Trainers and handlers of these dogs aren’t necessarily bad people. I’ve met a few that need to be locked away but overall they just honestly still believe that any other approach to training would result in a completely out of control dog. They would be correct if that approach were the ‘All Positive/Purely Positive/Force-Free’ nonsense method made popular in recent years by celebrity dog trainers and pseudo-scientists. However, these dogs would do fine with a less autocratic and more balanced approach to relationship development and maintenance and the approach to their training.

This ‘Might Is Right’ approach is unfortunately still prevalent in many hunting dogs, police dogs and working dog sports. It’s changing but the method is as much of part of the culture as it is an approach to training and as a result, it’s difficult to change the mindset.

Part of the problem in bringing about change is that when the ‘Might Is Right’ approach is applied to working level well-bred dogs more often than not they bounce back in seconds. They often have extremely high thresholds for stress. As a result, they bounce back so quickly from these unnecessarily harsh physical corrections that it leaves their trainers and handlers with the impression that there’s nothing the matter with what they’re doing. If they get the results they wanted and they often do because pain is life’s number one motivator their belief in their methodology is further reinforced and the ‘Might Is Right’ approach lives on. Whereas try the same folly on your typical mediocrely bred companion level dog and you would quickly find they’d shut down if not need lifelong therapy.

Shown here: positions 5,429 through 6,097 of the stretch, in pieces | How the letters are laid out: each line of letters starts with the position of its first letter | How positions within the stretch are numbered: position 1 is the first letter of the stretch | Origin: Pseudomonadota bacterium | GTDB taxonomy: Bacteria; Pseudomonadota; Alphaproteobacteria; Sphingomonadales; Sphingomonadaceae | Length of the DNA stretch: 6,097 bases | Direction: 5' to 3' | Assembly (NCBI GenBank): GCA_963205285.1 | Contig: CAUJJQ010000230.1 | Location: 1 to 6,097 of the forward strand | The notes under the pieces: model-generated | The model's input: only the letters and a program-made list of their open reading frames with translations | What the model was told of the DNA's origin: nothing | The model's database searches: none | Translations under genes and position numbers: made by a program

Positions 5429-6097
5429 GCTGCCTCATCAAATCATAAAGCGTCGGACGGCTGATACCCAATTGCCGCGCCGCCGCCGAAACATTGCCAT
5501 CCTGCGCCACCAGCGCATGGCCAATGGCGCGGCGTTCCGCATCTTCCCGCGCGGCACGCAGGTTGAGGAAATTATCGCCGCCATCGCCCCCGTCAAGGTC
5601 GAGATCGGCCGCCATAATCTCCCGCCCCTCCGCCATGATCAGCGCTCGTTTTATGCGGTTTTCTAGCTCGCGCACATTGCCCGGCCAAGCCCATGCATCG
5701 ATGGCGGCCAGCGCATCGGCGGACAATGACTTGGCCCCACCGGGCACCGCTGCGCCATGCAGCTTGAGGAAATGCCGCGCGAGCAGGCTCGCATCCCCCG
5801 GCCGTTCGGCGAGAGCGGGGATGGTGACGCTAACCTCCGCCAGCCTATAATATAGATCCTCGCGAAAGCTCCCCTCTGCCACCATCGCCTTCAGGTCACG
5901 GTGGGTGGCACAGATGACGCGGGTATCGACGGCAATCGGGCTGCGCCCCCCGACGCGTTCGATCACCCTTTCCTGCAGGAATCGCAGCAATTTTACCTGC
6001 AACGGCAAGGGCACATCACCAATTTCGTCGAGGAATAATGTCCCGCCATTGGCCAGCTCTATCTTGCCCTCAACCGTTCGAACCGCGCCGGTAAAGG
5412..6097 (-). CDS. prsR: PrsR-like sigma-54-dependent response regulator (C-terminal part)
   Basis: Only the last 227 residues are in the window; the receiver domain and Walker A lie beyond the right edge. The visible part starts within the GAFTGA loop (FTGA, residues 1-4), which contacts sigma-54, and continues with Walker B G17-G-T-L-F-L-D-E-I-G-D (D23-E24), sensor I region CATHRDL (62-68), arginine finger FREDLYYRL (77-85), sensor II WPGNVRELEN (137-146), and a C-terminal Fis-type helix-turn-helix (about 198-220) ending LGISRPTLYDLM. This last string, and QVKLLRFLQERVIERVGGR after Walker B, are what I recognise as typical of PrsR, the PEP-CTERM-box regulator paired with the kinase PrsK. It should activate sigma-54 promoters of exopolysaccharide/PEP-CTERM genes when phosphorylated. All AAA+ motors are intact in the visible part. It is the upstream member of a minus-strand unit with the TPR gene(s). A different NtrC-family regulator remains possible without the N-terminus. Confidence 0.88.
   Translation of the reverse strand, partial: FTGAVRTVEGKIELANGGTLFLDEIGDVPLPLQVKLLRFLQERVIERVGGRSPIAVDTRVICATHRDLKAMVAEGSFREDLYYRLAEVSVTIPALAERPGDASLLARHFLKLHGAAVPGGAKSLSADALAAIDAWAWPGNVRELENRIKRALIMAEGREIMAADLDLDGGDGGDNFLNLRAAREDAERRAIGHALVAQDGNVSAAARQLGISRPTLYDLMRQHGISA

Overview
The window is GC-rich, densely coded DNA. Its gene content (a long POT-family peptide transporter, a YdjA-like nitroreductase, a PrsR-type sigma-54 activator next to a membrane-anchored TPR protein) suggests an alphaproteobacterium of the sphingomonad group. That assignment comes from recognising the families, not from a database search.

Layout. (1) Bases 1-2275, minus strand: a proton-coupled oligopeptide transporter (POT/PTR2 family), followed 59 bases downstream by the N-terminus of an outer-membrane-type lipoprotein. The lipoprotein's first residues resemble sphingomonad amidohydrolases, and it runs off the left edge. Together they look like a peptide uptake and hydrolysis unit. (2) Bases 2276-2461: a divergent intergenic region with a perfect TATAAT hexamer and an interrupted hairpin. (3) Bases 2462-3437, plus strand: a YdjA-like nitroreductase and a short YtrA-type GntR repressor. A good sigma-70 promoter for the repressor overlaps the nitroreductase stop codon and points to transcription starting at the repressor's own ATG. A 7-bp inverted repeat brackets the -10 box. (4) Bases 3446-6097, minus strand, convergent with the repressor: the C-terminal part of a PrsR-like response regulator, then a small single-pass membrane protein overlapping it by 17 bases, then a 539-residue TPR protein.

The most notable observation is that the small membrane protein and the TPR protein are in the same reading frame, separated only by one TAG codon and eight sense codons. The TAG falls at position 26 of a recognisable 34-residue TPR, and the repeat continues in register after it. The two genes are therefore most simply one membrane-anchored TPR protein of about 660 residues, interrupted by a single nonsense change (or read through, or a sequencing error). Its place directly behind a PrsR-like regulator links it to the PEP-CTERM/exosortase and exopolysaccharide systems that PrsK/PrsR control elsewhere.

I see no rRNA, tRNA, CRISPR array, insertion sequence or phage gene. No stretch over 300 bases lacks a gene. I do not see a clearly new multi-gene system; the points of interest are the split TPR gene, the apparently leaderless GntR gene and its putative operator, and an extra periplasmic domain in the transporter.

Where it goes south is if the dog can’t figure out what they’re doing to trigger the ‘Might Is Right’ reaction in their handler. If they can’t, they can’t fix it, and that is mighty frustrating. Some dogs finally get to the point where at the slightest sign of trouble they go into ‘get you before you get me’ mode. It’s a form of caused by training learned helplessness, except they don’t shut down. They fight back. They then start looking for the slightest signs that the hammer may be about to fall and again preemptively fight back.

You may not think your reactions to misbehaviours has historically been over the top. However, one of the concepts in balanced training is treating dogs as individuals, and if you’re following a model rather than tailoring for your dog’s personality, it might be too much. I’ve found even aggressive Dobermans to be pretty sensitive when out of drive. You don’t have to be overly heavy-handed to be too heavy-handed for some dogs. It doesn’t have to be physical corrections either. Your tone and body language say a lot, and if the dog can’t connect the dots, stress levels can soar, and you can have an unexpected fight on your hands. You may just have a dog requiring a lot more finesse than another dog might.